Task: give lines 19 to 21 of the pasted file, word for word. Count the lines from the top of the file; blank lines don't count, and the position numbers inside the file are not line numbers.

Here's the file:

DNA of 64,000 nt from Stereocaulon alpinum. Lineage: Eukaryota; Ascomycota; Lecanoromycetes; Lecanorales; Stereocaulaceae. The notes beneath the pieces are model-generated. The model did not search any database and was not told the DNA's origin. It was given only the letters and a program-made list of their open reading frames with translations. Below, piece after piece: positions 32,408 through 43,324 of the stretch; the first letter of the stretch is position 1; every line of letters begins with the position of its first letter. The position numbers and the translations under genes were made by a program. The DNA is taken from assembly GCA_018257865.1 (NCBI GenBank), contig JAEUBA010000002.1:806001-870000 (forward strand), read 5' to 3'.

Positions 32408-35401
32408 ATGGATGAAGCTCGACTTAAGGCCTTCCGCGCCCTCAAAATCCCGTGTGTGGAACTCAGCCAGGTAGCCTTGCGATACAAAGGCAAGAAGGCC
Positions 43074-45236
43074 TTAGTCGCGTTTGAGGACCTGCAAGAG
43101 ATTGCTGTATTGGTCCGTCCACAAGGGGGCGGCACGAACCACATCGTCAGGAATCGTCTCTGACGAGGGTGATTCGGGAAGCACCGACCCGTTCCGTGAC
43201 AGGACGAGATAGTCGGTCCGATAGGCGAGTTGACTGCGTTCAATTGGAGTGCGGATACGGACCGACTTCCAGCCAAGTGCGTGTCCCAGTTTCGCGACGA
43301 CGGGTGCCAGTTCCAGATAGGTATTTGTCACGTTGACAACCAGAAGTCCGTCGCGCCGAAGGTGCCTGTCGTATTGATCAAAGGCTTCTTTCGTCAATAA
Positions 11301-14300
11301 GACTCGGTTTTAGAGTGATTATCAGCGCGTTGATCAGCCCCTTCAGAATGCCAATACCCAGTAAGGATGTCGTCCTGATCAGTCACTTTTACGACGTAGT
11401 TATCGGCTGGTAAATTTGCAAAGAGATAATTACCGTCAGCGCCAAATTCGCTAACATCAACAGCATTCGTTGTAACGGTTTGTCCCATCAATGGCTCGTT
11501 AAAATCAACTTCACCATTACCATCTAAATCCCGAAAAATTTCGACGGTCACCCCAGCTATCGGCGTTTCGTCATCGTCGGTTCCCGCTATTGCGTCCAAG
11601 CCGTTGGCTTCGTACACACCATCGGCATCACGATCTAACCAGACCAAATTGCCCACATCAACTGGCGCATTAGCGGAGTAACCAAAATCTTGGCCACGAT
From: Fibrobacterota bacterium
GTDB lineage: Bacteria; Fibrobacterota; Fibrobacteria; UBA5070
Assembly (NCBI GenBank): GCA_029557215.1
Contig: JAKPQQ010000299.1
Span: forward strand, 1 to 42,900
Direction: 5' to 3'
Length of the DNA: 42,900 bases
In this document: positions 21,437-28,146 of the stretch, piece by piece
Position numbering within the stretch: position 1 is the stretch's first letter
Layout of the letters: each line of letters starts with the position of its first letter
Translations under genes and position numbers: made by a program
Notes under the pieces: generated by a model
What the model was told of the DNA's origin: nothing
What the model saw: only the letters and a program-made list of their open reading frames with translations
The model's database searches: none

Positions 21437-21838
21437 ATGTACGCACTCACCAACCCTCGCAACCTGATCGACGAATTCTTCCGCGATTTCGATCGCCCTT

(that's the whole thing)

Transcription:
Direction: 5' to 3'
Length of the DNA: 42,900 bases
In this document: positions 21,437-28,146 of the stretch, piece by piece